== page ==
Another unwanted by-product of corona treatment is static charge on the web. I first thought that static from a corona treater should always be negative because electrons move faster through air than positive ions. However, I have measured both negative static and positive static exiting corona treaters. And, the magnitude can be very low or very high. So, we must be ready to dissipate large amounts of static of either polarity. This is an update of my earlier column (see: Static Beat | Control Static at the Corona Treater).

When the treater is operating properly, the static will be on the treated surface because the charge comes from the electrical discharge. When the web loses contact with the treater roller, backside treatment can deposit static charges on the untreated web surface. Backside treatment occurs when the web is baggy or at high speeds when air gets under the web. When we solve these problems, the static is all on the treated surface.

The best practice is to install powered static bar SBCT in Figure 1 on the web exiting the corona treater facing the treated surface (see Static Beat | Side Matters). While a passive static dissipator such as a tinsel strand may be used, I recommend using a powered static bar so that the web entering the coater is as charge-free as possible. Passive static dissipators always leave a low level of static on the web (see Static Beat | How Do Passive Dissipators Neutralize Static?).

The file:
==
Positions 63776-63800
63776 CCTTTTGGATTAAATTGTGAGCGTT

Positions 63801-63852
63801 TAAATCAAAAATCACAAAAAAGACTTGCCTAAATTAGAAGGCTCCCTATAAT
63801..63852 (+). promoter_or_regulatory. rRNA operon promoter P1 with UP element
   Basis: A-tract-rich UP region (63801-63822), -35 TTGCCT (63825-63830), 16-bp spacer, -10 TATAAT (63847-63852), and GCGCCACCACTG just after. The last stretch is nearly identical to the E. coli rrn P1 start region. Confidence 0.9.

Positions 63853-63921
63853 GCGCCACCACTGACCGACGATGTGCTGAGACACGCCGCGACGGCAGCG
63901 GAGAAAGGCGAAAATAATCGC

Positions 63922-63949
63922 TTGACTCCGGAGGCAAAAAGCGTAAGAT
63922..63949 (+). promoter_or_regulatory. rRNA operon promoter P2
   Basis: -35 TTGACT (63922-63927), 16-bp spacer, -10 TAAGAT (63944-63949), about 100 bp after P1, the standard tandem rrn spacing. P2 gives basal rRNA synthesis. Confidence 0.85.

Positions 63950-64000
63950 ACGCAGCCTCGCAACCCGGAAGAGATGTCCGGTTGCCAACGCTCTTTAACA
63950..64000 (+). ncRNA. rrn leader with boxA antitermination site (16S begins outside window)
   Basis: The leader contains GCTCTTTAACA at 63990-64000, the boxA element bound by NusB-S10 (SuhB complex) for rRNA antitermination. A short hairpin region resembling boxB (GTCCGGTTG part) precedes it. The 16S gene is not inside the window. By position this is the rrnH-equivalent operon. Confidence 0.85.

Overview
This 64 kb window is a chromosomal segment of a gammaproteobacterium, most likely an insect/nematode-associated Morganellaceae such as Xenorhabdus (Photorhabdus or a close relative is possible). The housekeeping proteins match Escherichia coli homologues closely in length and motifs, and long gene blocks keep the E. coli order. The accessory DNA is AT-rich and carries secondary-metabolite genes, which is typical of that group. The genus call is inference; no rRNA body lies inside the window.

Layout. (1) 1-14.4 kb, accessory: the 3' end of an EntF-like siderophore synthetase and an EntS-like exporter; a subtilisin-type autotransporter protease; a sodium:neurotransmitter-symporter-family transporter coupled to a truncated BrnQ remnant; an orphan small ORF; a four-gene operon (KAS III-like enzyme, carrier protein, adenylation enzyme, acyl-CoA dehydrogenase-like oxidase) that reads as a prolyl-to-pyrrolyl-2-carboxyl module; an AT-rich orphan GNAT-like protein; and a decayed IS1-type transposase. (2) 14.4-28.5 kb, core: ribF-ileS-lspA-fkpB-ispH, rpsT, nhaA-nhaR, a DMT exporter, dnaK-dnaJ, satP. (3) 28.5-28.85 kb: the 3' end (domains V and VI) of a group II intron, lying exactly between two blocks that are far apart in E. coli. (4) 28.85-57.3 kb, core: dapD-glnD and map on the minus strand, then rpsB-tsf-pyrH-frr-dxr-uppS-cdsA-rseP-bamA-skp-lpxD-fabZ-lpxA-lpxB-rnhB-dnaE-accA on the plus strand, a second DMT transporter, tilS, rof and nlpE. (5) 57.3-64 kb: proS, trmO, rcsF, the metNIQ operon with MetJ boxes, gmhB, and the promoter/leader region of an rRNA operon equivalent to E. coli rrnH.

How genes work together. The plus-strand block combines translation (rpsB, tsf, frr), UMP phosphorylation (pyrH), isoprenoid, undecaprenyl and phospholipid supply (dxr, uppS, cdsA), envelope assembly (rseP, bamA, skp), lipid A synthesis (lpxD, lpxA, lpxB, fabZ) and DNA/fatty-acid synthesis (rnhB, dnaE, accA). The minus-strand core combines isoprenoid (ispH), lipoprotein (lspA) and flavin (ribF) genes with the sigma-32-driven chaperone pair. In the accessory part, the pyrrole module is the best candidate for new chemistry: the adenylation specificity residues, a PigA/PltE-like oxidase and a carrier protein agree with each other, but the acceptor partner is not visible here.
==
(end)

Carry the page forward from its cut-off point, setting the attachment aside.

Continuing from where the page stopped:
Take two static readings to verify that static is well controlled on the web exiting the corona treater before entering the coater. Use an electrostatic fieldmeter (see Static Beat | Assess Static Risks Using Electric Fields) to measure ECT in Figure 1 on a web span exiting powered static bar SBCT (see Static Beat | ‘GeeZE’ Rules for Static Readings). Exiting a powered static bar, reading ECT should not exceed ±2 KV/in.

Use an electrostatic voltmeter (see Static Beat: Using Electrostatic Voltmeters) to measure VCT in Figure 1 when the web exiting the corona treater is wrapped on a grounded, metal idler roller such as a hard-coated aluminum idler roller. While I have shown VCT in Figure 1 being taken on the treated surface, it is OK to take reading VCT on the back, untreated surface, if this is safer or more convenient. Reading VCT should not exceed ±10 V/mil (±0.4 V/mm) of web thickness. For example, for a 2 mil (50 mm) thick web, reading VCT should not exceed ±20 V.

Corona treaters can deposit large amounts of static on treated surfaces. This static is an unwanted by-product of treatment. Dissipate static on the web from corona treaters using a powered static bar installed on a web exiting the corona treater facing the treated surface.

About the Author

Kelly Robinson, PE, Ph.D., is the owner of Electrostatic Answer, an engineering consulting company dedicated to eliminating injury and waste from static electricity. He can be reached directly at This email address is being protected from spambots. You need JavaScript enabled to view it..